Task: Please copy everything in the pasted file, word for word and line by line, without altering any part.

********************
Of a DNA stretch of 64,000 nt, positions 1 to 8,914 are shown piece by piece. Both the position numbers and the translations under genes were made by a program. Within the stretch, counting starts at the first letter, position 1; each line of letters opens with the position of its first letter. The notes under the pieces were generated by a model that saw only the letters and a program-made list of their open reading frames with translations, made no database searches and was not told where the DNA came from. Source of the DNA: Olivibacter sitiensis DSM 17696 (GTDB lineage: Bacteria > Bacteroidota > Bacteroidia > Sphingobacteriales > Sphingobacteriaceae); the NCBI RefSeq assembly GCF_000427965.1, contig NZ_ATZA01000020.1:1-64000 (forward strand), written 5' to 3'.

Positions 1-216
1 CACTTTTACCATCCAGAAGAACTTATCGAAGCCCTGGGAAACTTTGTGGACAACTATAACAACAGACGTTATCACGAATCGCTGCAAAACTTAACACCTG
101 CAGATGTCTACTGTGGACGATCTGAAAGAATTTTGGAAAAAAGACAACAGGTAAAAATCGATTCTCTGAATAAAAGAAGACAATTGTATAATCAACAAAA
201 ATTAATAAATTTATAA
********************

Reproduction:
Of a DNA stretch of 64,000 nt, positions 1 to 8,914 are shown piece by piece. Both the position numbers and the translations under genes were made by a program. Within the stretch, counting starts at the first letter, position 1; each line of letters opens with the position of its first letter. The notes under the pieces were generated by a model that saw only the letters and a program-made list of their open reading frames with translations, made no database searches and was not told where the DNA came from. Source of the DNA: Olivibacter sitiensis DSM 17696 (GTDB lineage: Bacteria > Bacteroidota > Bacteroidia > Sphingobacteriales > Sphingobacteriaceae); the NCBI RefSeq assembly GCF_000427965.1, contig NZ_ATZA01000020.1:1-64000 (forward strand), written 5' to 3'.

Positions 1-216
1 CACTTTTACCATCCAGAAGAACTTATCGAAGCCCTGGGAAACTTTGTGGACAACTATAACAACAGACGTTATCACGAATCGCTGCAAAACTTAACACCTG
101 CAGATGTCTACTGTGGACGATCTGAAAGAATTTTGGAAAAAAGACAACAGGTAAAAATCGATTCTCTGAATAAAAGAAGACAATTGTATAATCAACAAAA
201 ATTAATAAATTTATAA